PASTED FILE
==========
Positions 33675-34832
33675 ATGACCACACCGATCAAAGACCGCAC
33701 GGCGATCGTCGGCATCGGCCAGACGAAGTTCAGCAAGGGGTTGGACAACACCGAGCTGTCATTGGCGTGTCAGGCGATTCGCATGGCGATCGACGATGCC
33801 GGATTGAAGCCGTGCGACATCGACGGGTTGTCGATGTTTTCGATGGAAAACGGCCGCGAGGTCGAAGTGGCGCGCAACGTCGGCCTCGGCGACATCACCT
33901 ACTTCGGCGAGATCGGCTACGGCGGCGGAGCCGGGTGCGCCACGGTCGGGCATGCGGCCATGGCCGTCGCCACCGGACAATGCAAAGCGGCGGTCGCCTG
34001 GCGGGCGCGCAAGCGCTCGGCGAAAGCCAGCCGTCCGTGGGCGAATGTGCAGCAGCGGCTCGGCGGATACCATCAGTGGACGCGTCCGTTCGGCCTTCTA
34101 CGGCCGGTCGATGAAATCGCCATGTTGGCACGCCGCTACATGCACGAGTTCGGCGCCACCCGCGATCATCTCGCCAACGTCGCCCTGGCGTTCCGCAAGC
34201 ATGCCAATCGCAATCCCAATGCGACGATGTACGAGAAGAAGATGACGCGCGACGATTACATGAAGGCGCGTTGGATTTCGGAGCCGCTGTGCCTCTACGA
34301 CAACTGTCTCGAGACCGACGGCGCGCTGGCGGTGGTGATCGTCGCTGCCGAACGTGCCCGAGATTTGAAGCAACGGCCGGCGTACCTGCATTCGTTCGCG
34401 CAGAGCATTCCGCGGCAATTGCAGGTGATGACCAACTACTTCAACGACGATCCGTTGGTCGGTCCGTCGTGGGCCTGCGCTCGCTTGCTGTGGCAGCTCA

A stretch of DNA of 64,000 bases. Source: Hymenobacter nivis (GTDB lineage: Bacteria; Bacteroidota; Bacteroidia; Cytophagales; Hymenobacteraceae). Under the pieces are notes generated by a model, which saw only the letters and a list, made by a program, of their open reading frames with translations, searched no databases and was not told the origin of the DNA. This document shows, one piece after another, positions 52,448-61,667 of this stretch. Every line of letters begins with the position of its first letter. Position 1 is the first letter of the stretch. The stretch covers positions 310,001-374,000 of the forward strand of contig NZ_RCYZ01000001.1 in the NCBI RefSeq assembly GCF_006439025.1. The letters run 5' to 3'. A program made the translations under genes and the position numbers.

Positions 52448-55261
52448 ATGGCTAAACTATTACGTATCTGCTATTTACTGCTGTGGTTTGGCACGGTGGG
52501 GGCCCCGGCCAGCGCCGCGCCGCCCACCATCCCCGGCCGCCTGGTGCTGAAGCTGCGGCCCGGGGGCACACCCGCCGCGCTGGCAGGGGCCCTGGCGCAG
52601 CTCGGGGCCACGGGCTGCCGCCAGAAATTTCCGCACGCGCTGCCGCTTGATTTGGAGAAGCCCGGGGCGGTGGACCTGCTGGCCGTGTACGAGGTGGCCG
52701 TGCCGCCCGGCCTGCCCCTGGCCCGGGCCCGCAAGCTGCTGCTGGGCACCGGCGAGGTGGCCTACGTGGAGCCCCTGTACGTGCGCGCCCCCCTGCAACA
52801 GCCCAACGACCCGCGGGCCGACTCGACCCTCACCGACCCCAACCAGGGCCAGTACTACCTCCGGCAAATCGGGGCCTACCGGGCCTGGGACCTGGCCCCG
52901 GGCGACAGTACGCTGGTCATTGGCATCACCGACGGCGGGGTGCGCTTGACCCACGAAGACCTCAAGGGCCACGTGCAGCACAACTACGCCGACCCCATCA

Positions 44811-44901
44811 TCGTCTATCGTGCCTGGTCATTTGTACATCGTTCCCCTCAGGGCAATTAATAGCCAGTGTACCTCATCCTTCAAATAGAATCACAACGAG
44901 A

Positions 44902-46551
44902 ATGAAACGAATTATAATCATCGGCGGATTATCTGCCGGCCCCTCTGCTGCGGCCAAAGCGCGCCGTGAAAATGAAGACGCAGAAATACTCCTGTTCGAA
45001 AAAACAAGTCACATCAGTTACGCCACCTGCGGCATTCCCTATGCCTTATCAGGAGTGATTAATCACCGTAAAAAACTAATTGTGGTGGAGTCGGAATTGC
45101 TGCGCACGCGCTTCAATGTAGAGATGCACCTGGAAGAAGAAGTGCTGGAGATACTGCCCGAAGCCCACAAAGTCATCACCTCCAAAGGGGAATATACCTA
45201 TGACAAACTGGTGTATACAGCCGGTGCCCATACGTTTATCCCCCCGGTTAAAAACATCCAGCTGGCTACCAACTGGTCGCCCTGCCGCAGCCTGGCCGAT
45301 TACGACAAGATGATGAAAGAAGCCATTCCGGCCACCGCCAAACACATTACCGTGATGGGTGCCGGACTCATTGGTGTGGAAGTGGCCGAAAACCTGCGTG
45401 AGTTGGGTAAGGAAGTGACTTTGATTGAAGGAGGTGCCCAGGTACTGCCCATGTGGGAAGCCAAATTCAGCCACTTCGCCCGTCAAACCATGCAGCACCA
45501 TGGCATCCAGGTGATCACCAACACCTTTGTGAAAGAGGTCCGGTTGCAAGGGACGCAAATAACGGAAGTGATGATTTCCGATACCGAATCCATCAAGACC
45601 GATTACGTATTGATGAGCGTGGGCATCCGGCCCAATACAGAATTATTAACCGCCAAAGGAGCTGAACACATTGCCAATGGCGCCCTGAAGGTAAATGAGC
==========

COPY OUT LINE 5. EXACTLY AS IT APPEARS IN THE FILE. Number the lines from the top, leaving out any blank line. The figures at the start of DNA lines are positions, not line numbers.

33901 ACTTCGGCGAGATCGGCTACGGCGGCGGAGCCGGGTGCGCCACGGTCGGGCATGCGGCCATGGCCGTCGCCACCGGACAATGCAAAGCGGCGGTCGCCTG